There are literally two dozen readers you must reach here.
What counts as a travel expense? Everything! Did you drive to an event specifically for your profession? Then you can claim the mileage as a cost. Did you have to buy a badge to the convention? A hotel room for your stay? A plane ticket? Congratulations, if that is an event you need to be at for professional reasons then you can claim all of those expenses on your taxes. It doesn't matter if you also got to have a fangasm moment at a panel, or that you're there to see friends and get hammered at after parties... the point is the event is important to your career, so you can write it off.

Miscellaneous Expenses

There are a lot of little things that authors don't even think about that can be written off come tax time. Sometimes it just doesn't seem worth it (it's just $3 for a signing pen, after all), but if you add up all of the costs you might find you spend a surprising amount of money throughout the year on your projects.

Do you go out to dinner with your publisher and pick up the tab to get on his good side? Do you have a membership to an industry magazine that helps you get the information you need? Do you pay a membership fee to a website like in order to be able to bid on projects? Did you go on a historic tour or buy reference books to research your plot or to ensure your blog was accurate? Lastly... did you buy a new signing pen?

Every one of these beauties is tax deductible.
It's actually kind of amazing the sheer number of expenses you can claim, as long as you can A) show that the expenses are necessary for you to do your job, and B) that you have a receipt to back up how much you spent on a given purchase.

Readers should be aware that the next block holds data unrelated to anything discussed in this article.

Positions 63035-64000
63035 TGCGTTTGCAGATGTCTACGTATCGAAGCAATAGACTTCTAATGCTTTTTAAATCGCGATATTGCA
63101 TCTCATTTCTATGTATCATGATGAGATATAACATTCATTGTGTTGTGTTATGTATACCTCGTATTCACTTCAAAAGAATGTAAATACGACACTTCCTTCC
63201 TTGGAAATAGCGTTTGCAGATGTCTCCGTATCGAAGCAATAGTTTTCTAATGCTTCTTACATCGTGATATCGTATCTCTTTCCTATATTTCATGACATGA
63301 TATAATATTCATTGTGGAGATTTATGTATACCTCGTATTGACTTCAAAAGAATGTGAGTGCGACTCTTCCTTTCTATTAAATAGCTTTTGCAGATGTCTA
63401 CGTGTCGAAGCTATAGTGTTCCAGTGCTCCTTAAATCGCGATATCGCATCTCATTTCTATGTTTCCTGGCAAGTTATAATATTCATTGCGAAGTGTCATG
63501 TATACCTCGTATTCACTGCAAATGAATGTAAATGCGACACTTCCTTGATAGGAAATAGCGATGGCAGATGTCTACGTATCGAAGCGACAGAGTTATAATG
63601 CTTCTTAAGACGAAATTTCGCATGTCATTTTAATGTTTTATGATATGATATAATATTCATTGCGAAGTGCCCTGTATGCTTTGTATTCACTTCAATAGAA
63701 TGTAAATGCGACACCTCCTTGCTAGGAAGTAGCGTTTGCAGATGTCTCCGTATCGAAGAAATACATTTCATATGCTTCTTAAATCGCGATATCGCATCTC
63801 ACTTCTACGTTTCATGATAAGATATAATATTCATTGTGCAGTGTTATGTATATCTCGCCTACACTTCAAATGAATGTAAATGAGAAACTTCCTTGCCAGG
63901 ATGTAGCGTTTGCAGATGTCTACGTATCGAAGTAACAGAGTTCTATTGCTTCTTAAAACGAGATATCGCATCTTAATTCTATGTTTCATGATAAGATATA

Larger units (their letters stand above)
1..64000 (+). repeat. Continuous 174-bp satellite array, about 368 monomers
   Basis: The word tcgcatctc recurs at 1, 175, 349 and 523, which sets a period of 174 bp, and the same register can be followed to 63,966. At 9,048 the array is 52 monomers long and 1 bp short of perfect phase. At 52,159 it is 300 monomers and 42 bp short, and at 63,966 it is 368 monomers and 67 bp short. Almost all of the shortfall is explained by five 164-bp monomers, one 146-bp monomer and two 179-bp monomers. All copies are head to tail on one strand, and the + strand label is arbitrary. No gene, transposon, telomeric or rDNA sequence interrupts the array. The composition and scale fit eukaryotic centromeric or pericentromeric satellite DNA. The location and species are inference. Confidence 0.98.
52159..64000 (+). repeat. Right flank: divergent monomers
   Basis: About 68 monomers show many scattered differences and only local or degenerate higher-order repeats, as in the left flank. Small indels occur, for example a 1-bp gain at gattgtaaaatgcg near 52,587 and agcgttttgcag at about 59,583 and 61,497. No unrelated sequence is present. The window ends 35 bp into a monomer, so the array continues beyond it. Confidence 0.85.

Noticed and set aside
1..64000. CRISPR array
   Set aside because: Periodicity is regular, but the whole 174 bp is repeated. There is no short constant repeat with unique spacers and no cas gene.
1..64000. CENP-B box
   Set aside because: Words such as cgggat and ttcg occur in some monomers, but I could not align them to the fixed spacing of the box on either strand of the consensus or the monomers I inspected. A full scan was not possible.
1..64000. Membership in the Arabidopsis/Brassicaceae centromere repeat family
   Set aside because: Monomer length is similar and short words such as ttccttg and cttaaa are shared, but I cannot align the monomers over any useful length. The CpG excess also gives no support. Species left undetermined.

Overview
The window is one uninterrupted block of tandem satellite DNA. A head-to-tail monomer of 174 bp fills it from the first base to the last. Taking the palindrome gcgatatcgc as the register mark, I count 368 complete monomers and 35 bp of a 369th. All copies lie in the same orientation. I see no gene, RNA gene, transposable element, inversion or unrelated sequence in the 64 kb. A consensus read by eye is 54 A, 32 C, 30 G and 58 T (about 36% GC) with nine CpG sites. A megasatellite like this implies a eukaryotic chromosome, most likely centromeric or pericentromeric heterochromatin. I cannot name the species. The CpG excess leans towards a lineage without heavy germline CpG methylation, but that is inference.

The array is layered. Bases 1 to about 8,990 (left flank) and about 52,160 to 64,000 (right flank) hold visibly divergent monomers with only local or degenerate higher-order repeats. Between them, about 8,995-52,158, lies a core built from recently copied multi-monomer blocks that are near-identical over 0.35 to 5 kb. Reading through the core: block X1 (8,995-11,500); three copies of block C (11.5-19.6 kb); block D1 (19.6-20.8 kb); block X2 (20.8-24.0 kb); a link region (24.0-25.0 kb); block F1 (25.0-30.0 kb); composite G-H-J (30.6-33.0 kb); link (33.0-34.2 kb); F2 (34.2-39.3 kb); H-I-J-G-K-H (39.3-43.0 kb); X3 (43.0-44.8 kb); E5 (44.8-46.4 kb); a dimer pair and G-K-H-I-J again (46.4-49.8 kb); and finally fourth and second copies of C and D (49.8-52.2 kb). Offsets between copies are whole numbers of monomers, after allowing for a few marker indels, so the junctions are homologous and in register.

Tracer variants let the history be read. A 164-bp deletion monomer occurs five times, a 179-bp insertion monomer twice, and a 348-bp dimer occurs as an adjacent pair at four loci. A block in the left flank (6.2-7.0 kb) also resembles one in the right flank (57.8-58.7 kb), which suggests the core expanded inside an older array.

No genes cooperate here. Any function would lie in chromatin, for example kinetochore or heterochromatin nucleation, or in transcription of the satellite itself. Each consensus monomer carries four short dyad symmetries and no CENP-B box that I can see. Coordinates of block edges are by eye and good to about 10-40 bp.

Does this make up for the fact that as a self-employed individual authors may lose as much as 30% of their income to taxes? No, of course not. But if you manage to pay a few hundred (or a few thousand) dollars less on your taxes then you have money leftover for things like food, rent, the cost of health insurance, and of course enough to buy just one more book.

Lastly, before you just send in a stack of forms telling the government you don't owe them anything, it's a good idea to consult with a tax professional. While dropping a C-note on something you can ostensibly do yourself might make you balk, a tax professional is easily worth their weight in the savings he or she will provide.

Trust me.

If you'd like to keep the Literary Mercenary slogging through the trenches then stop by my Patreon page and become a patron today! If you want to make sure you don't miss any of my updates then plug your email into the box on the right hand side, or follow me on Facebook and Tumblr!

Friday, November 21, 2014

What Is A Real Writer's Daily Word Count? (Also, Why NaNoWriMo Gives You Bad Habits)

I told myself I wasn't going to weigh in on the continued existence of NaNoWriMo (I said everything I had to say in this entry last year). I said this November I would just blithely do my own thing and ignore all of the hopefuls who are blazing away at their keyboards until blissful unconsciousness finally claims them. Unfortunately though there's a subject that crops up a lot this time of year, and I think it's one writers need to seriously discuss.

That subject is your daily word count. Specifically what it should and shouldn't be.

1,666 words exactly. There, done!